Knives & Scythes & 9 year olds

In the last few months I’ve seen my son with:
– a knife sticking out of his leg, and
– an electronic game sticking out of his hands

And though I know this will get me labeled with the tag “worst mother in the world”, looking back, I’m much more comfortable with the knife in the leg situation.

In Daniel Goleman’s book Ecological Intelligence, he writes: “…Nature hard-wired the brain’s alarm circuitry to spot and recoil immediately from objects hurtling toward us, threatening facial expressions, snarling animals, and like dangers in our immediate surroundings…But nothing in our evolutionary past has shaped our brain for spotting less palpable threats like the slow heating of the planet, the insidious spread of destructive particulates in the air we breathe and things we eat…”

So, when I compare a knife sticking out of his leg and an electronic game sticking out of his hands – I’m really comparing an immediate threat to his physical health (that in this instance was manageable), with a long term threat to his physical and psychological health (that may prove unmanageable).

The knife in the leg came about when he creatively combined his fishing knife with a series of acrobatic Ninja moves on a trampoline. It led to a whole range of outcomes including:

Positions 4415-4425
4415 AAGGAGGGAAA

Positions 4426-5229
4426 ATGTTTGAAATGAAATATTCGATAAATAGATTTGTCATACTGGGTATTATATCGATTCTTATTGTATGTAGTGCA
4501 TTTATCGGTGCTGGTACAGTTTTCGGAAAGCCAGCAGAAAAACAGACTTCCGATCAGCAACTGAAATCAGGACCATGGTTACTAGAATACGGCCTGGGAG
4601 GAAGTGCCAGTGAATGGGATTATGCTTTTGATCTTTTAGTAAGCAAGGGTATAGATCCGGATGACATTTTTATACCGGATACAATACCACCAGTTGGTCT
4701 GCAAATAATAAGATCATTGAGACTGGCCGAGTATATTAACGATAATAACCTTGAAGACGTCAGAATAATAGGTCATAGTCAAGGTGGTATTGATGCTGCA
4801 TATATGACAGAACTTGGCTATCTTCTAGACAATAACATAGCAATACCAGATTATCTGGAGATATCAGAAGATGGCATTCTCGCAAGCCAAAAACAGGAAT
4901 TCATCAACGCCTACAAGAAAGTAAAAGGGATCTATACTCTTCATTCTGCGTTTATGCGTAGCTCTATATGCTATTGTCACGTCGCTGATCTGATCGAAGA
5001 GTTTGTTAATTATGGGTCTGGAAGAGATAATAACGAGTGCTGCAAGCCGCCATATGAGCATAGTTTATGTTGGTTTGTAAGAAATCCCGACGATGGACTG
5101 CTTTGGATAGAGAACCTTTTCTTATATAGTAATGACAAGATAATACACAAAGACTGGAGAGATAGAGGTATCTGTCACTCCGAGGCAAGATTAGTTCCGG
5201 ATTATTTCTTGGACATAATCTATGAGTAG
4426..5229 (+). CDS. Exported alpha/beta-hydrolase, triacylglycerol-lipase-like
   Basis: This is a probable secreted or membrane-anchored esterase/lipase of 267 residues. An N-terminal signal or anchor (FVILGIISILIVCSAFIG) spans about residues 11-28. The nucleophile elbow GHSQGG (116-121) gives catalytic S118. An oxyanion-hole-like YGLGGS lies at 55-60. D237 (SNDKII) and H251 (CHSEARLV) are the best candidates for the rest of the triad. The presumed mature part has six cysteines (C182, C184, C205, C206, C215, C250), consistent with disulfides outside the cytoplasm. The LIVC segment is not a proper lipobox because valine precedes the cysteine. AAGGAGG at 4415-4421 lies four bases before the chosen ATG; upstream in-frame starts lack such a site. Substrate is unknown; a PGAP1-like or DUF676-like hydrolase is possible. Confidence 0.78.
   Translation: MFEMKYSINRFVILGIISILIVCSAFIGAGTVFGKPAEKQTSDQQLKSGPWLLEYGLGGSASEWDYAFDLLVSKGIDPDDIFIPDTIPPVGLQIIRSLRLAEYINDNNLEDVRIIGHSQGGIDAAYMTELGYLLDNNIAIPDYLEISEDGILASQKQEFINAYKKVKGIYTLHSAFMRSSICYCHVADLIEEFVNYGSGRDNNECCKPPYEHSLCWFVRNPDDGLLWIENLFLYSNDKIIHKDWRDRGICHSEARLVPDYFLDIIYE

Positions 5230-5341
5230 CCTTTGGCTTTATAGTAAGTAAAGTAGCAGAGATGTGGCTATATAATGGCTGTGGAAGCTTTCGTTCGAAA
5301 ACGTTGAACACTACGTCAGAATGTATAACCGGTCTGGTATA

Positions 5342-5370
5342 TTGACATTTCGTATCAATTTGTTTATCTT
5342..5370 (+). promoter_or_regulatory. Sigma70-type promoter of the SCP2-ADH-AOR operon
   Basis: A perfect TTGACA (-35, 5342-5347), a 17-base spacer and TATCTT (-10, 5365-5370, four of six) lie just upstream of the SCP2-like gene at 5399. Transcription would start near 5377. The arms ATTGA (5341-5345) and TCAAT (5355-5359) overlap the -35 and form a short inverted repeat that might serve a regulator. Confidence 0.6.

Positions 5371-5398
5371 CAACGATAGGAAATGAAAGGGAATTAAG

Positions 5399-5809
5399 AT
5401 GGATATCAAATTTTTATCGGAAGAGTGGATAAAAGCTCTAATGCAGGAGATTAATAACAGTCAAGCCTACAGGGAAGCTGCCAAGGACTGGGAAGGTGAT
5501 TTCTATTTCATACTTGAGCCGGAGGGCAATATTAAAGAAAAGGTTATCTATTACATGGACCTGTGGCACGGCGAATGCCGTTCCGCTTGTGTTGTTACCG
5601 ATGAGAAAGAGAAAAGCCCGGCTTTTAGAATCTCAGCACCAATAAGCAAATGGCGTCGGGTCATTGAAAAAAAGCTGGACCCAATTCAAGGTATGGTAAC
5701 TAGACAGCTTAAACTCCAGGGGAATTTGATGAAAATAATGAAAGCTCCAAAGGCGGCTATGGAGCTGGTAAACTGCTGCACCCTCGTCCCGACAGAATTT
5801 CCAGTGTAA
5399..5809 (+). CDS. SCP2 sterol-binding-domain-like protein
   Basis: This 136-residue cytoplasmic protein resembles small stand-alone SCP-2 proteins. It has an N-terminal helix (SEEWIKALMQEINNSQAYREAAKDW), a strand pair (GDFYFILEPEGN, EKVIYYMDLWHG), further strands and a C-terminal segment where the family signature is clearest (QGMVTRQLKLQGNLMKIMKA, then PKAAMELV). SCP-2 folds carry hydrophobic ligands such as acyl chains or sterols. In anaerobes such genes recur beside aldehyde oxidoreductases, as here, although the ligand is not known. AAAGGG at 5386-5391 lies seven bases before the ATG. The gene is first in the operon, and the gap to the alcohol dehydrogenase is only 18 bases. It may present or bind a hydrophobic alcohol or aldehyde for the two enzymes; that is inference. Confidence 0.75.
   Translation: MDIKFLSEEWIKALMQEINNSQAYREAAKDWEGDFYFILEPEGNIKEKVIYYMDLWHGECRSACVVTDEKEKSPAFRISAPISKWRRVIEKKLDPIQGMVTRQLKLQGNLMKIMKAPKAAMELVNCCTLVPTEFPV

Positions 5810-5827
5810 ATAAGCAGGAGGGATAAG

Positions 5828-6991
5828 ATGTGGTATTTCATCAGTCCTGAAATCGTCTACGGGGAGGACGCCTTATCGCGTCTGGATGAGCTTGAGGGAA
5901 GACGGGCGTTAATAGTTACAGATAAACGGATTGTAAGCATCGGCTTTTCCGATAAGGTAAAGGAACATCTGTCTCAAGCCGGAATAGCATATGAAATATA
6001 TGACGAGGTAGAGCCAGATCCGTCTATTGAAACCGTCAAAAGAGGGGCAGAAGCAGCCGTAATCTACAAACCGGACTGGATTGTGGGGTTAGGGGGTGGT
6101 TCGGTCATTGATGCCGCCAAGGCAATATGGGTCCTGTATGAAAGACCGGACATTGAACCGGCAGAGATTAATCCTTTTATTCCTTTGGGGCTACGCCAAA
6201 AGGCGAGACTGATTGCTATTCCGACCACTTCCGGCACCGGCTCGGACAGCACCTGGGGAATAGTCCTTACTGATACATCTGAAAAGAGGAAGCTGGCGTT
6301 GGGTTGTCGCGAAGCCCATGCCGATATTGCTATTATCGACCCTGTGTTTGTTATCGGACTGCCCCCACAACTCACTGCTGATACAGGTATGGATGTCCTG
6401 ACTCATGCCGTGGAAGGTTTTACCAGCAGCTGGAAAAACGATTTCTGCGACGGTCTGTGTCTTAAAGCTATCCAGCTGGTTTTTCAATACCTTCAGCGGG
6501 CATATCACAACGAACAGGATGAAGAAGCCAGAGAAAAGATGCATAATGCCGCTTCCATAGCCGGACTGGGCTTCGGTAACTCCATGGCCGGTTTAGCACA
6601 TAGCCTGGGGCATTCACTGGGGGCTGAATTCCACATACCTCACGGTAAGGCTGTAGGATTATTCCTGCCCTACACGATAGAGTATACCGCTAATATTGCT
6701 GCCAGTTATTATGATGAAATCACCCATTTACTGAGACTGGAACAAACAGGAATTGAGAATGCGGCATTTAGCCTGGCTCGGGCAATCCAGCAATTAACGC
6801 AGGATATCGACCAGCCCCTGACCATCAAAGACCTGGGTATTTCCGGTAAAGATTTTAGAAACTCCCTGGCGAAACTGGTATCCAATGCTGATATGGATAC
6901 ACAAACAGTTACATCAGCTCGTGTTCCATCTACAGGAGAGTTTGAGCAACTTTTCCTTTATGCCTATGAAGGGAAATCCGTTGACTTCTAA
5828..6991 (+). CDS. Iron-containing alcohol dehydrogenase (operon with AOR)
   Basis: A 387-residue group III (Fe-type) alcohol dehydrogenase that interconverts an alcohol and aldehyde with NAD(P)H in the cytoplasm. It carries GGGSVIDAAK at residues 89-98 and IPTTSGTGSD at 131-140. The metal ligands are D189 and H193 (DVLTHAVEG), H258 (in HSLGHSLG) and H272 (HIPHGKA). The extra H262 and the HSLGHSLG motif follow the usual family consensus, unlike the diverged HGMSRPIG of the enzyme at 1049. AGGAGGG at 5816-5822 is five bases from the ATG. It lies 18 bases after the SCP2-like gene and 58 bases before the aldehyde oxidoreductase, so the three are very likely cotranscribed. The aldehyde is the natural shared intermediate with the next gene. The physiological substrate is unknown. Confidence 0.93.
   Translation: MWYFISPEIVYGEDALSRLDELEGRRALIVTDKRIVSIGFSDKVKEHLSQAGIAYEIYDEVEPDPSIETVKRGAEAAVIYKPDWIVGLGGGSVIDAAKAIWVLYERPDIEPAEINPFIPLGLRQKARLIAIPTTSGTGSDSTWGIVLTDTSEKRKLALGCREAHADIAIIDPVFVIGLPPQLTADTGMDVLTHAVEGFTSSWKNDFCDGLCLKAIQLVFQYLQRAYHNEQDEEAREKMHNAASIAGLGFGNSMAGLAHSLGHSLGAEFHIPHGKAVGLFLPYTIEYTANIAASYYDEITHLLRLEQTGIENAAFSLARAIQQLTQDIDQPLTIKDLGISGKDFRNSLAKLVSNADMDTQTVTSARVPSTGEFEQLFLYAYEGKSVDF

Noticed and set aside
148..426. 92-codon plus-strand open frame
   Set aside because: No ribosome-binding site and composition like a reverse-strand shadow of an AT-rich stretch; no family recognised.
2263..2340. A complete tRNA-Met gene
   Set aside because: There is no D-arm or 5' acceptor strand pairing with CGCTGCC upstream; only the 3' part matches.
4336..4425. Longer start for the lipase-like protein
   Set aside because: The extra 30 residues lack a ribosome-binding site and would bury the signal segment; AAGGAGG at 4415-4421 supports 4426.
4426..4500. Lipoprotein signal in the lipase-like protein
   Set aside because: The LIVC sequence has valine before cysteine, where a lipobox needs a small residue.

– sitting in emergency watching the comings and goings of other patients and learning about what others have to deal with
– overcoming his fear of blood and stitches…it wasn’t as bad as he thought
– an animated chat with the doctor about how different tribes spear each other in exactly the same spot as it avoids all major arteries and isn’t life threatening
– a realization that knives and trampolines don’t mix
– a sewing lesson to fix the ripped jeans
– a renewed interest in cooking because the kitchen is a place he’s allowed to use the knife to chop, slice and dice
– an intriguing scar
– a memorable childhood experience

On the other hand, the electronic game in the hands has lead to:
– His fingers moving faster
– A lot of sitting
– Anger when asked to stop playing

So the other day when he asked to use a very sharp scythe, it was easier for us to say yes to that than yes to another computer game. Though going to hospital with a scythe embedded in his leg might raise some eyebrows!

I think we’ll continue to wrap the kids in cotton wool after they’ve had the accident…not wrap them in it so they never do. What about you?

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